We paid a visit to this beautiful old wooden building. One of my New Zealand friends tells me she got married here, what a lovely setting for a wedding. This building used to be the cathedral in Wellington, but that role has now been taken by a bigger, more modern building - also called St Paul's Cathedral. The church was consecrated by Bishop Abraham on 6 June 1866. It is located at 34 Mulgrave Street, Thorndon.
We arrived in Wellington on Boxing Day. It was, at least on a public holiday, an incredibly quiet place. Most restaurants were closed. One thing still open was the funicular which took us up to the top of the hill. From where we enjoyes great views over Wellington and had a lovely wander round the botaens.
The world’s coolest little capital, as it brands itself, Wellington won’t disappoint – more cafes per capita than New York City, centre of Aotearoa’s film industry, Wellywood, thriving arts and culture scene and it’s home to New Zealand’s national museum, Te Papa.
Wellington is also known for its unpredictable weather. When it rains it pours, and the wind can be fierce. On a day like that, head straight to Wellington’s number one indoor activity destination: the Te Papa Museum.
Museum of New Zealand: Te Papa Tongarewa
Te Papa is New Zealand’s national museum and offers all the essential interesting bits about New Zealand under one big roof: Maori architecture and artefacts, history, art and lots of information on the New Zealand’s natural environment, all in engaging and / or interactive displays and exhibitions.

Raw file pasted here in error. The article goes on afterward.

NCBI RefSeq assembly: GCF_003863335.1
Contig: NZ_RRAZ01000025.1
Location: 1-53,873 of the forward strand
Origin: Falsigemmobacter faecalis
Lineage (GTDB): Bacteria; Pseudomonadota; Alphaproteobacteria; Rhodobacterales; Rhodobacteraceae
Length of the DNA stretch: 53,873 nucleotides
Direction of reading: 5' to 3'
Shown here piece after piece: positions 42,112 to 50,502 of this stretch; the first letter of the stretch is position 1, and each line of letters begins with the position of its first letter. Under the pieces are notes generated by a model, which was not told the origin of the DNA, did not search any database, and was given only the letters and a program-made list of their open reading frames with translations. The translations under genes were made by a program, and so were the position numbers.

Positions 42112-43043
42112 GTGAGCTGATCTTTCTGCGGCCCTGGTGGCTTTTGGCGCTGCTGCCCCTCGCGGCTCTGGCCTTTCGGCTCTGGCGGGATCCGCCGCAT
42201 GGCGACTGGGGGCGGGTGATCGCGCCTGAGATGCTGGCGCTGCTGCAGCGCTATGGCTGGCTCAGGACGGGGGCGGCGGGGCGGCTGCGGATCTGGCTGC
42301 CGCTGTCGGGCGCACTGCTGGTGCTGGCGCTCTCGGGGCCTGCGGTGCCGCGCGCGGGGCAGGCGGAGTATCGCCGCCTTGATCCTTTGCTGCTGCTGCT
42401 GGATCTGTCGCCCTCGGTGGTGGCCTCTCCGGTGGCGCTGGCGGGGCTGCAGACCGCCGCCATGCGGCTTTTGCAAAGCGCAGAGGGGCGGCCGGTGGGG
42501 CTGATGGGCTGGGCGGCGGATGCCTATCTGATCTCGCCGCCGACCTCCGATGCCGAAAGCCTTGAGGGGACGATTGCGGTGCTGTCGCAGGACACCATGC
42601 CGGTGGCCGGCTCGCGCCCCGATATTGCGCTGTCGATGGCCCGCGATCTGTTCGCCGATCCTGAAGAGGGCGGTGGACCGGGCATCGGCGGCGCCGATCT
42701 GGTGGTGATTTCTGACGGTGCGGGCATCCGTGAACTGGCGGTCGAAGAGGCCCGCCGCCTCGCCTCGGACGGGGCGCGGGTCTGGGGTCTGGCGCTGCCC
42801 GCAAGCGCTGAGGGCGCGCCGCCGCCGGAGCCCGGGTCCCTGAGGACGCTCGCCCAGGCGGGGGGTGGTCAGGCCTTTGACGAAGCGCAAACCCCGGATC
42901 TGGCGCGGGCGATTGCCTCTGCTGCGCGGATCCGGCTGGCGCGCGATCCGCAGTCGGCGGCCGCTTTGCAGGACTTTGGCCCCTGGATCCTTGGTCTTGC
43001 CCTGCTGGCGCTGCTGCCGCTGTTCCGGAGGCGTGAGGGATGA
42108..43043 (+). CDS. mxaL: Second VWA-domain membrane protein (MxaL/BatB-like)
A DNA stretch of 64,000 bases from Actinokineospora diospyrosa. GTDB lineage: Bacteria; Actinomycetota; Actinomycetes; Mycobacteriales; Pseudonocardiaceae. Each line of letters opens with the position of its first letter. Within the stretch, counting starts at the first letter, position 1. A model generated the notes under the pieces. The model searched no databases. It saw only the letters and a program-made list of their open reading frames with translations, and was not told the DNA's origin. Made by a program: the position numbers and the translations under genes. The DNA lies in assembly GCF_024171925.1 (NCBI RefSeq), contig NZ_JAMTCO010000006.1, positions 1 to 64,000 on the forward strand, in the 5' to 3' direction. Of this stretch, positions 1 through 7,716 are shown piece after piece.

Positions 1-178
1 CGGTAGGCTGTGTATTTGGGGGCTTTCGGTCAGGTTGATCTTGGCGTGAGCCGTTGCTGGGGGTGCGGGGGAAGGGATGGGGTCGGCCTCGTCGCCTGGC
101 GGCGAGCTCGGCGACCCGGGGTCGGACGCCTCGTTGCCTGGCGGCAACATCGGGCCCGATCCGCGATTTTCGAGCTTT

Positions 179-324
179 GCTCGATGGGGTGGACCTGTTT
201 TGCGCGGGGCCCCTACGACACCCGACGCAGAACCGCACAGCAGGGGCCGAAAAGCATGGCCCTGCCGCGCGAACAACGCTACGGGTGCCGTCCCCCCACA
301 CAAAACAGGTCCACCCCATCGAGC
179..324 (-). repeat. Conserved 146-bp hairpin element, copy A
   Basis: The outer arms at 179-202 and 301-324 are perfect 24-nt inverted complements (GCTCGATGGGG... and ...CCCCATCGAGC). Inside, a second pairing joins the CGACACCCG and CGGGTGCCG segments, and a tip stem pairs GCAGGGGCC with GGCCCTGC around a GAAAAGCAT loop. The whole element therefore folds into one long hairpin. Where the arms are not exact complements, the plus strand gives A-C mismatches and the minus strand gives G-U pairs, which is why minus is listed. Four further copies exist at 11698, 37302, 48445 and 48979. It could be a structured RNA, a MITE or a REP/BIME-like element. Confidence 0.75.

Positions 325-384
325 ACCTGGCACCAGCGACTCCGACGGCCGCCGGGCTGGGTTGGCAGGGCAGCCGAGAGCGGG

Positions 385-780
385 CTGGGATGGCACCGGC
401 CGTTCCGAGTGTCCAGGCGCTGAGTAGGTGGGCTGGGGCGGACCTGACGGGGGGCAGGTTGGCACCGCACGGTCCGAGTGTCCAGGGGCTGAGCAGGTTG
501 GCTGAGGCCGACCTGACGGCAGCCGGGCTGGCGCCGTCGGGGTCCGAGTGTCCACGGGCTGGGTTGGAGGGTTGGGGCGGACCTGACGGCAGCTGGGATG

Weta Cave is another great indoor destination for rainy days. Get behind the scenes and see interviews with Peter Jackson and other Weta co-founders, props, sculptures, masks and costumes from movies such as the Lord of the Rings trilogy, the Chronicles of Narnia or King Kong. There’s also tons of movie merchandise you can purchase in their shop, from collectibles and jewellery to DVDs and graphic novels. Entry is free.
Great views of the city and harbour can be had from Mount Victoria, a 196m high hill that is easily accessible by car or walking tracks from Oriental Bay. Apart from the platform that gives the spectator 360 degree views of the city, it’s a great place for taking a walk. Lord of the Rings fans will be eager to know that some scenes for the first movie in the trilogy were shot in the forest up there, including the scene of the four hobbits cowering under the root of a large tree to hide from the ringwraiths.
It’s not like you need to look for Cuba Street… you’ll be there at one point anyway. Enjoy the Bucket Fountain, the many cafes, art galleries, funky little boutiques and book and music stores. And if you’re hungry, why not pop in to Floriditas; you might just bump into Brett from Flight of the Conchords, who has been seen dining here with his young family.
Wellington Cable Car + Botanic Gardens
The Wellington Cable Car is, yes, a typical tourist attraction. But the views over the capital and harbour are breathtaking and very much worth it. The cars run from Lambton Quay in the CBD and take you to the entrance of the Wellington Botanic Gardens, which also host the Carter Observatory.
In the evening, why not go to a great bar in the city centre. If you’d like to go a bit off the beaten track, check out Motel Bar. They’ve got a fantastic menu, the design of which is reason enough to visit, and kindly refer you to their “bible” for a far greater list of beverages they can procure if nothing strikes your fancy. It’s a funky little place with very attentive staff and quality cocktails far away from any mainstream crowd or music.